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TWRS-135 - New Higher Power Handheld Radios for 2019

Two Way Radio Show
We tell you about some new high power portable handheld radios from Wouxun and Midland for 2019. We’ll also take comments and questions from our blog and forums.

Intro :00
Billboard 1:15

Discussion Topic 1:33
We talk about the new Wouxun KG-UV7D and KG-UV9P 7 watt radios as well as the new Midland T290VP4 and T295VP4 GMRS radios. We’ll discuss the comparisons between radio wattage and performance, how much more power these new handhelds have, and debate whether this is the beginning of a new trend towards higher powered radios, or not.

Questions and Answers 43:47
Comments and questions from readers of our Two Way Radio Blog and members of the Two Way Radio Forum.

Wrap up and Close 50:25
Send in your comments and questions for Danny, Anthony and Rick to show[at]buytwowayradios.com. Feedback on this and other topics will be read by the hosts and included in future episodes of the show. Visit us at www.twowayradioshow.com!

© 2019 Cricket Ventures, LLC. All rights reserved.

4 thoughts on “TWRS-135 - New Higher Power Handheld Radios for 2019”

  • SAR315

    Beware of opinions that such-and-such is the "only" thing that matters, or that so-and-so "always" matters. 50-watt mobile radios used to be must-have items but now people are finding that inexpensive 10-watt mobiles are quite effective. How is that possible? Well, there's an old saying (how old? About 90 seconds) that enthusiasm buys more power but experience buys better antennas.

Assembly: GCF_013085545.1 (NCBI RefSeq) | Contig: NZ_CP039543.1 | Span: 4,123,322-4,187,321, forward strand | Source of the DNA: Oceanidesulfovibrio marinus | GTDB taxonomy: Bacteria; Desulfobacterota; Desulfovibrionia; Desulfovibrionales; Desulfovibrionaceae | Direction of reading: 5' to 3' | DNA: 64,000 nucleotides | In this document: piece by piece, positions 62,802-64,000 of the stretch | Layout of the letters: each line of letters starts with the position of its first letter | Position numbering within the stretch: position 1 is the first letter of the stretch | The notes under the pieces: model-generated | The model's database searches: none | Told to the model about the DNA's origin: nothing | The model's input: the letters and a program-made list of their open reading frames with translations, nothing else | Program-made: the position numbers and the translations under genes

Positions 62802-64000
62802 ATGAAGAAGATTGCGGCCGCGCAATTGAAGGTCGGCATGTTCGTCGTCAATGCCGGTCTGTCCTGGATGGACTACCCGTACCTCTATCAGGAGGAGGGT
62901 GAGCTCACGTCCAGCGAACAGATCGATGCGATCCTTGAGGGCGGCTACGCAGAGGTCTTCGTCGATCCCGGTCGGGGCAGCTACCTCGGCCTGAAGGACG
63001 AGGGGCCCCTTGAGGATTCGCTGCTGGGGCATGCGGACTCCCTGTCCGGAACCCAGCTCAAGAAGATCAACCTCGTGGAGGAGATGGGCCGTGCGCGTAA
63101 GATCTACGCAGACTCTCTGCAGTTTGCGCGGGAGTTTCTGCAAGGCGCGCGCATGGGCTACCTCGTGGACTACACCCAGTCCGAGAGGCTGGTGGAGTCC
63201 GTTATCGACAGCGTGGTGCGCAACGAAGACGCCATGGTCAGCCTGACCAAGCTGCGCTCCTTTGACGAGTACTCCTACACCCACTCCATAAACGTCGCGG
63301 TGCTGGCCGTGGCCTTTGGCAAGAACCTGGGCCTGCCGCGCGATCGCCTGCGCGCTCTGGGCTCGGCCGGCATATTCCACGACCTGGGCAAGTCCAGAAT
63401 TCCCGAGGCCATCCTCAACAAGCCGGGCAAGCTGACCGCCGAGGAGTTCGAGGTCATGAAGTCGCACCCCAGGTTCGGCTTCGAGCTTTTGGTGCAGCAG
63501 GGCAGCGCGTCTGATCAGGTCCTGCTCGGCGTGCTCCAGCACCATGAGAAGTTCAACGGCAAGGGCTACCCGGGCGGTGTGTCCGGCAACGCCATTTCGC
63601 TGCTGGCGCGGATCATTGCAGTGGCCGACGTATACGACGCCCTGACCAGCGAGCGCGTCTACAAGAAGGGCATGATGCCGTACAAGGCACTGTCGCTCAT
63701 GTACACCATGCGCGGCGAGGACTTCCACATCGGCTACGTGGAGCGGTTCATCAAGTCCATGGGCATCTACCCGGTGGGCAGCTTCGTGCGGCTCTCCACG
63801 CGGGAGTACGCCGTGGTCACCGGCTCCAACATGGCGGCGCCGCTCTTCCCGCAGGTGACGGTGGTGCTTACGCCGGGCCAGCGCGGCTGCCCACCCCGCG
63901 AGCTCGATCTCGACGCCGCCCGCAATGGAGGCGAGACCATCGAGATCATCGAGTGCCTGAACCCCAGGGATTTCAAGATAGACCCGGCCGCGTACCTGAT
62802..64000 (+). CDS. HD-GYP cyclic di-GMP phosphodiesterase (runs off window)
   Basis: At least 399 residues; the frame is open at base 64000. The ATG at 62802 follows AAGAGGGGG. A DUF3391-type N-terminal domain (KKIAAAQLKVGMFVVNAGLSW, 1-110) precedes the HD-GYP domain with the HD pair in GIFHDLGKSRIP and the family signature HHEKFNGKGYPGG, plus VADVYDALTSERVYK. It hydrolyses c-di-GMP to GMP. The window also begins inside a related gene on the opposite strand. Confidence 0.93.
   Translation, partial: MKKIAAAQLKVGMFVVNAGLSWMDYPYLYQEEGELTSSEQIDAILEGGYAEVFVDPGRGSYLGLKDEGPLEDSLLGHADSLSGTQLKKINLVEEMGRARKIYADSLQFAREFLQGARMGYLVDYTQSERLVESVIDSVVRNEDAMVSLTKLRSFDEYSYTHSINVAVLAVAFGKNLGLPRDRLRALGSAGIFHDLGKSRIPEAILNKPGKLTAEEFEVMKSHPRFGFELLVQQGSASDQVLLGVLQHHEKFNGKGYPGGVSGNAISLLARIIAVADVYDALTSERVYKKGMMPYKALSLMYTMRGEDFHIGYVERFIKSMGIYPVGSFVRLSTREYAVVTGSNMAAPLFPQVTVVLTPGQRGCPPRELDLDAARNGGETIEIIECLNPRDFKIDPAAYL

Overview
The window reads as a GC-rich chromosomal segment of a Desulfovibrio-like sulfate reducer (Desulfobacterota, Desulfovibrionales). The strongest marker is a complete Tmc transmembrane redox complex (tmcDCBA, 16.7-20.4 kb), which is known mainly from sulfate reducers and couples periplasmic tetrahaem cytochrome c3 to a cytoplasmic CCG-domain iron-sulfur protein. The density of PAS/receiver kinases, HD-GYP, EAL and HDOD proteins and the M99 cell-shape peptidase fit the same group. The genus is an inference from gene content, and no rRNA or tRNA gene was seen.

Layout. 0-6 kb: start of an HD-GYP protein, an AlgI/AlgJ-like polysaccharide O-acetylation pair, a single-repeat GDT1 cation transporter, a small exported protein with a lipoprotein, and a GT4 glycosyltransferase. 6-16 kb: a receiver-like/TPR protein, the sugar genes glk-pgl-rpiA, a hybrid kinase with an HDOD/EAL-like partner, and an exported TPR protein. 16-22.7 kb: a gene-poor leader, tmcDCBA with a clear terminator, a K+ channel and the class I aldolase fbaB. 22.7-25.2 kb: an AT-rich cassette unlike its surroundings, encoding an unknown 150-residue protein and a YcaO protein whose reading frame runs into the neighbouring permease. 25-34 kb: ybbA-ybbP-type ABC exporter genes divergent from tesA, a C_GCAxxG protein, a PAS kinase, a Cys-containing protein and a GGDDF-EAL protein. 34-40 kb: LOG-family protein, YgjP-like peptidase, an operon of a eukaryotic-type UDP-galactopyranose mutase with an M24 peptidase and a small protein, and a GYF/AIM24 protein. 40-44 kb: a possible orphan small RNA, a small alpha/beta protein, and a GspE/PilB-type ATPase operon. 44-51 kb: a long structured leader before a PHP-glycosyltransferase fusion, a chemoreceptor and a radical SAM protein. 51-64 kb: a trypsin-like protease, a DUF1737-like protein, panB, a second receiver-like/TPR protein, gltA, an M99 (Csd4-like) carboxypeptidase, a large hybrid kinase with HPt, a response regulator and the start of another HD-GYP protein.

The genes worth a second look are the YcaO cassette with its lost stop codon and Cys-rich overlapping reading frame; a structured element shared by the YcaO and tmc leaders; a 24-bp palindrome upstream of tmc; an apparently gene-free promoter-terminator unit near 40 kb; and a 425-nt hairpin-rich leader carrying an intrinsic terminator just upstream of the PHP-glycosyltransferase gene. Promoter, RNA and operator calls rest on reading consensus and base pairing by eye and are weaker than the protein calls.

Reply
  • Dennie

    Make GMRS handhelds repeater capable, since Midland has mobile GMRS that are repeater capable they should have handhelds that are repeater capable. I agree GMRS handhelds should have a removable antenna option.

    Reply
  • Suspicious Mind
    Suspicious Mind April 8, 2019 at 12:54 pm

    Regarding chargers, for users spending more than several hours at a time in the real outdoors, hiking or biking far away from any sort of recharging means, regular battery use alternatives are mandatory. Even the convenience of extra rechargeable batteries gives users options any integrated plug fails utterly. It's ironic how self-described preppers can buy any such electronic gear that is entirely dependent on civilized charging solutions beyond twelve hours of active use, and an insult to a core portion of their market.

    Reply
  • Suspicious Mind
    Suspicious Mind April 8, 2019 at 12:42 pm

    The reality is that once all other factors are made equal, wattage is the only measure that matters. Signal strength is strongly related to wattage, elsewise why would anyone invest in a 50 watt mobile car unit? I suspect two factors are affecting marketing and manufacture determinations here. One, they're likely maxing out the power that existing designs can handle, akin to turbo-boosting a computer processor. Second, power correlates with power in, i.e. battery, voltage, amperage, hours on one charge, and hours to recharge. Stronger batteries get hotter, cost more, and may not be replaceable with AA or AAA. Also, there may be fears of an FCC reversal in the future, that would orphan new designs. They want to price tier their models, and not just declare all older models to be junk. This is a teaser, testing the waters to see how many will spring for slightly higher power, and if it flies, plans to creep power up to the max allowable will surely come over three to five years, as design budgets allow.

    Reply

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